The “performing well even when you’ve been shot” thing is all the rage in movies these days, and has become one of my new genre peeves; it seems you can’t have a good guy go a full ninety minutes without absorbing some amount of metal. It’s not allowable that the hero’s performance be in any way diminished, however — he still has to kick ass and take names! Apropos of little, I recently read an assertion by an emergency-room doctor that gang kids who get shot are amazed at just how painful it is to have a bullet in your flesh.

I’m not sure whether I’ll post the scene here or not. Tomorrow I’ll try to decide if it reaches so-bad-it’s-funny level or just wallows in the so-bad-it’s-a-waste-of-time-to-read zone.

Not Bad Enough?

My story this November is about bad writers getting murdered. One of the things that makes this an excellent NaNoWriMo idea is that I can include excerpts of the fictitious bad writers’ fictitious bad novels. Which means not only can I just let fly with the prose, I don’t even have to cringe and tell myself that I will fix it later. I can revel in the mediocrity, even add things that normally I would never do.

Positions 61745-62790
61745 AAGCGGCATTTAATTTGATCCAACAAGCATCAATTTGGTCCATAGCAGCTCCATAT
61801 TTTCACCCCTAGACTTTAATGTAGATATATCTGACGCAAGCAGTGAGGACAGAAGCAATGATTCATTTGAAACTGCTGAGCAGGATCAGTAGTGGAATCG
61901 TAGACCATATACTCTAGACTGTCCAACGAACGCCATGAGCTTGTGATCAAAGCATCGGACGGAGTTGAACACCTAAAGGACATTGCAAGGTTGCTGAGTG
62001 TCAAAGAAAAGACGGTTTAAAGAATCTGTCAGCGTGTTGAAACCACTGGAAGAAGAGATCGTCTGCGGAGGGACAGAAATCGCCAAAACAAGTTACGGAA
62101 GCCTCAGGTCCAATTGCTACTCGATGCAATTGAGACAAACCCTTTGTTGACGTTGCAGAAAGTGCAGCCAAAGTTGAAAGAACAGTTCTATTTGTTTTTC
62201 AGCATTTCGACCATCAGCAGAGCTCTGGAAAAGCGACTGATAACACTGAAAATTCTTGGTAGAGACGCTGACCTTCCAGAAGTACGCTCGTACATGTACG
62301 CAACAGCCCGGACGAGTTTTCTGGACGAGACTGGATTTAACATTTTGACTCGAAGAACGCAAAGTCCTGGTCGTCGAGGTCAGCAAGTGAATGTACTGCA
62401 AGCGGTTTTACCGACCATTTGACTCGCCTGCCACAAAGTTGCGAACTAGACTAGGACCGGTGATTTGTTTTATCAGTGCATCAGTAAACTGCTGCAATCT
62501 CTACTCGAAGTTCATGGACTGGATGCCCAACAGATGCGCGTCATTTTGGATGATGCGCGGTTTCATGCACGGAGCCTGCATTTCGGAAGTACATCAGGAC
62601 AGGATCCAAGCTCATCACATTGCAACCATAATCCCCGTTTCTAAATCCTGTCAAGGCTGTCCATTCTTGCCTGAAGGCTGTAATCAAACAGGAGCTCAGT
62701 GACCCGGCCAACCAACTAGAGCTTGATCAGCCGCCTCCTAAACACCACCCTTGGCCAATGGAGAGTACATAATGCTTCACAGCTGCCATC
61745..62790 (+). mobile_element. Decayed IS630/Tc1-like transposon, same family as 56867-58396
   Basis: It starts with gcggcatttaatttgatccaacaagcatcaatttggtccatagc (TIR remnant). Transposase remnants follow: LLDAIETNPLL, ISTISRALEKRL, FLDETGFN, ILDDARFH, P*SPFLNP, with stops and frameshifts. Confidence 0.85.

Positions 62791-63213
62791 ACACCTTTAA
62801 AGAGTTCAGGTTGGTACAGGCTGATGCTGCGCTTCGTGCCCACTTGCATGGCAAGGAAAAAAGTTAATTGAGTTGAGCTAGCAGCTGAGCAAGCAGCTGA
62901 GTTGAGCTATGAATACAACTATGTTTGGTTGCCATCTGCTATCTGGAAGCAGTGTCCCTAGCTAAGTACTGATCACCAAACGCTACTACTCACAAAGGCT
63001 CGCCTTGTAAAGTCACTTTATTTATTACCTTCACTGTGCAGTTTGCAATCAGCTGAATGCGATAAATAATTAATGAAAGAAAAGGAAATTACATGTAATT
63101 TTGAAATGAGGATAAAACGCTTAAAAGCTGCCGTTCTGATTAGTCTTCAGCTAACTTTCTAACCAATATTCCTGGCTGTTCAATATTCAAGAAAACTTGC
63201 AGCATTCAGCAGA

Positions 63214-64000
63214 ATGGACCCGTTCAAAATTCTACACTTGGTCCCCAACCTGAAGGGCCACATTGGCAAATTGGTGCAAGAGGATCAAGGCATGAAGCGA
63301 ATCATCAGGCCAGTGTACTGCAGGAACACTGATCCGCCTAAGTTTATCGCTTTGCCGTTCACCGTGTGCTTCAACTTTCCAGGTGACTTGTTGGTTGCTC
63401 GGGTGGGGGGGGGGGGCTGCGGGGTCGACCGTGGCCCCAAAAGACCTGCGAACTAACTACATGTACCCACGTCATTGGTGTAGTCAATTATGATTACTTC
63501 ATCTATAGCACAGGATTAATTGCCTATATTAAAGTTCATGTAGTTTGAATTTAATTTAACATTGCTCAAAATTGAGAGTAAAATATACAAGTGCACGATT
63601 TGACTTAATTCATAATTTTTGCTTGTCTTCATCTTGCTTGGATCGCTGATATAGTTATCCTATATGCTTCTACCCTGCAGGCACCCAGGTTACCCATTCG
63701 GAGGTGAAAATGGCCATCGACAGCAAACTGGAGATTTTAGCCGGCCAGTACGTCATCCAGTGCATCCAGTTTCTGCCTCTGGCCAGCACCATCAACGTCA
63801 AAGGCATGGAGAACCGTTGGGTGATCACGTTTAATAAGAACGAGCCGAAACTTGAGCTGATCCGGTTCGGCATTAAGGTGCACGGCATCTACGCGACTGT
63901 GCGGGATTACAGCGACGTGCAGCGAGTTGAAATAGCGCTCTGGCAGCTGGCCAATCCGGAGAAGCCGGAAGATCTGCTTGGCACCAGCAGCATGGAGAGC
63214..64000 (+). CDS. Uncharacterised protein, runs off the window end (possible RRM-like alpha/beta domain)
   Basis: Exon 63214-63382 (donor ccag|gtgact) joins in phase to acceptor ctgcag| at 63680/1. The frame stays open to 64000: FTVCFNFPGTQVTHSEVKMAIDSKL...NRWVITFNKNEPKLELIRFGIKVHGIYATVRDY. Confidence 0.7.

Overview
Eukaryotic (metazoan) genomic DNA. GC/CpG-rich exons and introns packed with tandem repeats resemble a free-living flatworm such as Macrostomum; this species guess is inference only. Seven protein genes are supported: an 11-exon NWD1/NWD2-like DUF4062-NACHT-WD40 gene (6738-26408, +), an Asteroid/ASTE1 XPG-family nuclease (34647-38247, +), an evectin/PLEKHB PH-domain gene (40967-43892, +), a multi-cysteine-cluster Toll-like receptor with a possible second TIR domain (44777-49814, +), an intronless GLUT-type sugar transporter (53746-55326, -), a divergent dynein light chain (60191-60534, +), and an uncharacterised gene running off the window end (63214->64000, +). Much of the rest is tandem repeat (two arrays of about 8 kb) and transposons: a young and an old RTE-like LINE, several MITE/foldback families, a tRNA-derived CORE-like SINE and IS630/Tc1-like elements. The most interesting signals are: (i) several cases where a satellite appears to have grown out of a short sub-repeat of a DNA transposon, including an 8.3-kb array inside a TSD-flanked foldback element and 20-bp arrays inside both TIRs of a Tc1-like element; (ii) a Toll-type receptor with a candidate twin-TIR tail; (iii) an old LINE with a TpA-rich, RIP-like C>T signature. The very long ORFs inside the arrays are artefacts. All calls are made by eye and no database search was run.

Except for the complete absence of structure, however, even this draft of Step on a Hack is ahead of some of the crap out there.

Occasionally I will write a scene specifically intended to showcase common crime story clichés and blunders. Paragraphs of exposition and loose-end-tying while the protagonist and antagonist are in a burning building, for instance. It is a fun world to write in, where all the good guys are named ‘Buck’ or ‘Dirk’ and all shoot with far better accuracy than a bad guy ever could, where they live a solitary existence, all girlfriends and partners murdered, and are tormented by demons from the past. And out there somewhere, a criminal mastermind seems to have it in for that one detective.

Yesterday I thought, “I need a scene with cars and guns,” so I wrote one. Such freedom! As I wrote it I had several opportunities to include details that are personal peeves of mine (car doors stopping high-velicity bullets, for instance), but I didn’t. Instead I let the scene play out the way I would do it. It’s still mildly preposterous, but I think it scores in the acceptable range on the preposterometer for a story of this genre.

Were I to go back and tweak it, I can see several ways I could make it better, especially at the start, where I still had word-inflation and bad prose as goals. Overall, however, this scene scores a “not bad” from the not-as-dispassionate-as-it-should-be part of me that judges everything I do. Which, ironically, makes it unsuitable for Step on a Hack. Not enough for the cop reading the story to mock. Oh, well.